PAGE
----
Non-photochemical laser-induced nucleation (NPLIN): An experimental investigation of crystal nucleation
Ward, Martin Robert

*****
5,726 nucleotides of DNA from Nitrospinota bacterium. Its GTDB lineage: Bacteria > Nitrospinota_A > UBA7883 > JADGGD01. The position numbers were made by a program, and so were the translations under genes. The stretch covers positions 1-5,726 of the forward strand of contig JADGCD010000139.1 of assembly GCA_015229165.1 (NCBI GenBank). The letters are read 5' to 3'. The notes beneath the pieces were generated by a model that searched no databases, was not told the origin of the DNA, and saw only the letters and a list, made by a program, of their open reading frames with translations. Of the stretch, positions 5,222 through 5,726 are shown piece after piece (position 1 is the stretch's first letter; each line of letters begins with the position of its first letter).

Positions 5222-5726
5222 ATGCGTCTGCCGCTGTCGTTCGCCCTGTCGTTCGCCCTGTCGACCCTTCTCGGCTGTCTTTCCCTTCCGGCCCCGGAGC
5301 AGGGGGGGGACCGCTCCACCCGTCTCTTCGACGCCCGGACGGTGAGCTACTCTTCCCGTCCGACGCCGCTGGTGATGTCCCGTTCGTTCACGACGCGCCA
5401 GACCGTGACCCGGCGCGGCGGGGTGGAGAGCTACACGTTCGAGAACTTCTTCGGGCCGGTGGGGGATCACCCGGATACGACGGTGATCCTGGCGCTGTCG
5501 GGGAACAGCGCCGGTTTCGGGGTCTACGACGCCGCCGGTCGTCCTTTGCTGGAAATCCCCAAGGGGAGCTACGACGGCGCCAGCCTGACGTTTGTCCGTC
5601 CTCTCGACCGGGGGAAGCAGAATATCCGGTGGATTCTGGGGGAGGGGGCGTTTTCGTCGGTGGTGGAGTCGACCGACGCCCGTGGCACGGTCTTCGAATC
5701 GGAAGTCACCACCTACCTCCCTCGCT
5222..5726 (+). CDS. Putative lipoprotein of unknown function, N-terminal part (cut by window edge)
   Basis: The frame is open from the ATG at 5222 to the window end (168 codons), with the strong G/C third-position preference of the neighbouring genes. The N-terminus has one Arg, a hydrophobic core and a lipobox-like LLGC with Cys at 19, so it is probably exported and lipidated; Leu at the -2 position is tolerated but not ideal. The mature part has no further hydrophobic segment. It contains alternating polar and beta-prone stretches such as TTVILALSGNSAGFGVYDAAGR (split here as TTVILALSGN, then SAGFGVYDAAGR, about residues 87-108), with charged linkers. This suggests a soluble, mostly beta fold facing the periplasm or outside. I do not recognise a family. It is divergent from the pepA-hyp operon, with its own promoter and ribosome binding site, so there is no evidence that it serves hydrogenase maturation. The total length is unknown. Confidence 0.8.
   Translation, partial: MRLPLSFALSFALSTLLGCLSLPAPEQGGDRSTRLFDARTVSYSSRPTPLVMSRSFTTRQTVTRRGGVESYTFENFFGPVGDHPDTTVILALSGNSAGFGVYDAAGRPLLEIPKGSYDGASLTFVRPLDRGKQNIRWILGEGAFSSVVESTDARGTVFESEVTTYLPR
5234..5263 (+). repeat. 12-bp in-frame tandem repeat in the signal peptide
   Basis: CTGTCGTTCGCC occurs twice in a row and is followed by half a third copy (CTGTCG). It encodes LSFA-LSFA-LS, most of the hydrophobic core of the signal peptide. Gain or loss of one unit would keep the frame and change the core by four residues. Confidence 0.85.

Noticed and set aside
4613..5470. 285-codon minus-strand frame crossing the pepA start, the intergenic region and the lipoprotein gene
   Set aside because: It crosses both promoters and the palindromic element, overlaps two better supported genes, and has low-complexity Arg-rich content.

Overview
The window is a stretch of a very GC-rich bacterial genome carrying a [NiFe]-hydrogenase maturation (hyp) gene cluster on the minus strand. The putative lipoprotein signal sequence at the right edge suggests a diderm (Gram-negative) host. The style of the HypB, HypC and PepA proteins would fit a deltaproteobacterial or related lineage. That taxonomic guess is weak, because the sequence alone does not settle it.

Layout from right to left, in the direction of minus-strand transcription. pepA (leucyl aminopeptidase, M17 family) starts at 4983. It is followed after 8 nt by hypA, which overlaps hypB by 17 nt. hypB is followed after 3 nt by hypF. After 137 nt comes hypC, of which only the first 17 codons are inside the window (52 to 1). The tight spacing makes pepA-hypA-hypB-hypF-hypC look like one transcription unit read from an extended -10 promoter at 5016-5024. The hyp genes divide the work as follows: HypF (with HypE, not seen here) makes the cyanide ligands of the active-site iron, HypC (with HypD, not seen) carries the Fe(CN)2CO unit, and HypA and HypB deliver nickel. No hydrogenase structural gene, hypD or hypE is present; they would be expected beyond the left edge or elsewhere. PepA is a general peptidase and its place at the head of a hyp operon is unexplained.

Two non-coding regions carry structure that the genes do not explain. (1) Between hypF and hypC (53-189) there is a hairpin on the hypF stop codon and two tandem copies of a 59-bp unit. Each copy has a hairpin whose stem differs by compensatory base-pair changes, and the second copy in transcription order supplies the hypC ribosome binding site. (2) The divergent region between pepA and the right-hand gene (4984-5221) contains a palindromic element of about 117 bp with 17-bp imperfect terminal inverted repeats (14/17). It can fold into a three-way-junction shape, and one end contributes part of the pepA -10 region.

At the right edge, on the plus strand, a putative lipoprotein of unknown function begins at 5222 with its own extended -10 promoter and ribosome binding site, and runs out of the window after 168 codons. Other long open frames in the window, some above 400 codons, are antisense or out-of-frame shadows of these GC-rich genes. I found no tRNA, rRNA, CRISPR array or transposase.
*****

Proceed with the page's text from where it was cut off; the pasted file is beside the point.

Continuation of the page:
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NPLIN was studied in supersaturated solutions (S = 1.06) of potassium chloride (KCl) and bromide (KBr). The fraction of samples nucleated (f) follows a nonlinear dependence on peak power density that approaches f = 1 at higher incident powers. It is shown that a lower threshold power is required for nucleation using 532 nm laser pulses than at 1064 nm, and that a higher fraction of samples nucleate when exposed to 532 nm pulses at a given laser power. Comparison with KCl shows higher fractions of KBr samples nucleate with lower threshold values at both wavelengths. Samples of KCl of equal supersaturation at two different temperatures (23 and 33 °C) exposed to 1064 nm pulses show that those at 33 °C are significantly more labile to nucleation. The ratio of samples nucleated at 33 °C compared to those at 23 °C was 2.11 ± 0.47. A classical nucleation model based on activation of subcritical solute clusters accounts remarkably well for the experimental data and provides phenomological values of the crystal–solution interfacial tension (γ) at 23 °C for KCl and KBr of 5.283 and 4.817 mJ m-2. At 33 °C, the model yields a best-fit value of γ = 5.429 mJ m-2 for KCl. As an extension of this work the use of an evanescent wave (ew) generated by total internal reflection was investigated as a method to cause nucleation in supersaturated KCl solution. Evanescent wave NPLIN (ew-NPLIN) was shown to cause nucleation. The results showed a higher laser-power threshold required for nucleation and sample lability greater than that of bulk NPLIN. In a second approach to understanding NPLIN, the structures of concentrated solutions were probed by a series of laser scattering experiments. Evidence showing populations of particles in solution was provided by Rayleigh laser scattering (RLS) experiments. Scattering in solutions prepared to be nearly saturated (S = 0.95) was observed using a low magnification (×10) microscope objective; almost all solutions showed the presence of scattering objects moving freely in solution. For those that showed no particles, it was noted that the solutions were typically of higher solute concentration (> 11 mol% solute). Ammonium nitrate solution showed no particles using ×10 magnification, however particles were identified when higher magnification was used (×50 and ×100). Video footage of the Rayleigh scattering observed in aqueous solutions of glycine, urea and ammonium nitrate obtained using ×50 magnification were analysed using a custom nanoparticle tracking software. The results showed a population of particles in aqueous urea and glycine solutions with particle concentrations of the order 108 particles cm-3 and mean hydrodynamic diameter of approximately 267 ± 1 and 173 ± 2 nm respectively. Not enough particles were identified in ammonium nitrate solution to complete the tracking analysis; however a fluctuating background scatter suggested a population of particles with sizes below the limit of resolution of the optical system. Using aqueous urea solution as a model system the structure of the particles identified in solution was investigated using scanning microscopy. The second-harmonic scattering (SHS) signal measured in concentrated aqueous urea solution was measured as a function of solution concentration (C) over a range of saturation conditions from undersaturated (S = 0.15) to supersaturated (S = 1.86). The results show a non-linear increase in SHS signal with local maxima near S = 0.95 and 1.75 suggesting a change in solution structure near these points. Rayleigh scattering images indicate the presence of particles in nearly saturated (S = 0.95) urea solutions. Time-dependent SHS measurements indicate that signals originate from individual events encountered during scanning of the sample through the focal volume of the probe laser, consistent with second harmonic generation (SHG) from particles. SHG from aqueous dispersions of barium titanate (BaTiO3) nanoparticles with diameters < 200 nm, showed signals ~20 times larger than urea solutions. The results suggest the existence of a population of semi-ordered clusters of urea that changes with solution concentration.